At the Comdex trade show in 2000, Bill Gates waxed poetic about the future of tablet computers. Prototype tablets running Microsoft software came out a year later. But Microsoft-based tablets never went mainstream, and so the company might be feeling kind of bad now that Apple is getting a lot of attention for its new iPad tablet computer.

Guest: Ina Fried, CNET

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Two new consumer surveys shed light on what consumers want from the Apple tablet computer expected to be unveiled next week.

ChangeWave research talked with more than 3,000 consumers earlier this month, and found there is a “strong interest” in an Apple tablet, wtih four percent saying they are “very likely” and 14 percent saying they’re “somehwat likely” to buy one., a consumer electronics buying guide site, surveyed 500 people, asking consumers what they’re willing to pay, and what features they need to see to make them pull the trigger.

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Last week Google revealed its systems in China had been attacked. Evidence is mounting the attack originated in China, and was possibly directed by the government.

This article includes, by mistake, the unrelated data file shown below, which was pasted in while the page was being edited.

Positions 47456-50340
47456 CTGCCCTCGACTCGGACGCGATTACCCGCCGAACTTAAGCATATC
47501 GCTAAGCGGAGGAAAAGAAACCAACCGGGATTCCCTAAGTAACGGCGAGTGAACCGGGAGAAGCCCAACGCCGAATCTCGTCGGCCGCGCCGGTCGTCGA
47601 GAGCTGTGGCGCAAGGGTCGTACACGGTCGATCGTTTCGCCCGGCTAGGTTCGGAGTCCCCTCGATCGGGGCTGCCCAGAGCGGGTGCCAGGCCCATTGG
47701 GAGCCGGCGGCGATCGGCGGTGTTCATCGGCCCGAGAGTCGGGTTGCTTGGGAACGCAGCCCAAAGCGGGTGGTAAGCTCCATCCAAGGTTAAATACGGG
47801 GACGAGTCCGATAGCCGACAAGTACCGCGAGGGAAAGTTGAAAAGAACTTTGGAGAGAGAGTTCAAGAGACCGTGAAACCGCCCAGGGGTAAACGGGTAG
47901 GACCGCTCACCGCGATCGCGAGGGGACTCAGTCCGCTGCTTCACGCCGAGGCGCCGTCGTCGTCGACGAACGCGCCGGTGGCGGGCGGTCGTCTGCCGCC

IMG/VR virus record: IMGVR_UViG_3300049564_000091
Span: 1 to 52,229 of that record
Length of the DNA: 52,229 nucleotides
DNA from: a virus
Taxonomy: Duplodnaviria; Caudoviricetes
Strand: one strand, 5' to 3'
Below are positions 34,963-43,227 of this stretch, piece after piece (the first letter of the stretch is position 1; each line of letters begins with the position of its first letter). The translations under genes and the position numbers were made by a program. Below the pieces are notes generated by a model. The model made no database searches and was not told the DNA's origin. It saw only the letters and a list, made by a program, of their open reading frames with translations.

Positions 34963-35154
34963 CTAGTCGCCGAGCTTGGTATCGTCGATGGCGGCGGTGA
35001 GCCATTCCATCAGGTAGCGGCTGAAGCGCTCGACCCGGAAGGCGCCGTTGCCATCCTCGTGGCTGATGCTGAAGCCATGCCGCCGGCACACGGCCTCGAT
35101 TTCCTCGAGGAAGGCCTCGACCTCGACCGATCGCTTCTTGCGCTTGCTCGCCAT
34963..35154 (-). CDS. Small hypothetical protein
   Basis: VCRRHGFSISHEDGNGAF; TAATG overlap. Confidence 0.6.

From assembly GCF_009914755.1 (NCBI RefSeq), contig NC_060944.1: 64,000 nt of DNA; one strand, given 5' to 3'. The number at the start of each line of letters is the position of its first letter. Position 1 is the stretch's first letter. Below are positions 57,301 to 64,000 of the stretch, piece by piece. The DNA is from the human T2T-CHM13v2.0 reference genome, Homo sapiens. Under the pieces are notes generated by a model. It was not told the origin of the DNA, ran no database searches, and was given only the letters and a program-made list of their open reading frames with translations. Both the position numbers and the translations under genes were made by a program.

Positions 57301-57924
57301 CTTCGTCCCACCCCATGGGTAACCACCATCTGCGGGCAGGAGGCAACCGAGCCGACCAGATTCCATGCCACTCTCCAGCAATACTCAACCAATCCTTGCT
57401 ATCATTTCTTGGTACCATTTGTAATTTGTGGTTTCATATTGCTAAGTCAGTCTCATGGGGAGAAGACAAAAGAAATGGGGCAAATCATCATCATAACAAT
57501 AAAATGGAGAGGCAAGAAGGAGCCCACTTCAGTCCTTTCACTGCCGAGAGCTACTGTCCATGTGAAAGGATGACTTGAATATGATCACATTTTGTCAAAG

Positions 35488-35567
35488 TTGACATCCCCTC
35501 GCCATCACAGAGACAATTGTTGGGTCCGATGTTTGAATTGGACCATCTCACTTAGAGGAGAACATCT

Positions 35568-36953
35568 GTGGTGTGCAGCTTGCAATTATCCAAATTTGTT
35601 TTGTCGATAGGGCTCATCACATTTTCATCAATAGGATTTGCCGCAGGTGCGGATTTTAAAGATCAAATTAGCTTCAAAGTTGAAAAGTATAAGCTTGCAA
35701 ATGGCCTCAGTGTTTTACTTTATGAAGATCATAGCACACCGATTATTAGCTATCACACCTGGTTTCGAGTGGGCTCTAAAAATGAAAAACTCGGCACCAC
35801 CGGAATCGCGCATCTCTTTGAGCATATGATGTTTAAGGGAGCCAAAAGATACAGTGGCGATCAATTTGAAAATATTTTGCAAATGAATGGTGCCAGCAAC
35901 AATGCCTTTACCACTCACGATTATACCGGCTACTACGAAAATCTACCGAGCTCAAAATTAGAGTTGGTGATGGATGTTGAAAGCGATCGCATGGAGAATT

Google announced it would no longer censor search results as required by Beijing, and might pull out of the country altogether. We learned later that the attack hit more than 30 companies.

But none want to talk about it, or seem inclined to confront Beijing.

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A recent study finds that college students who use lots of “textisms” in their everyday electronic communications tend to perform a little worse in formal writing tasks – but are better informal writers.

In this study, “textisms” are abbreviations, acronyms, intentional misspellings, incorrect punctuations and the like that are commonly used in text messages and in instant messaging.

Guest: Larry Rosen, California State University

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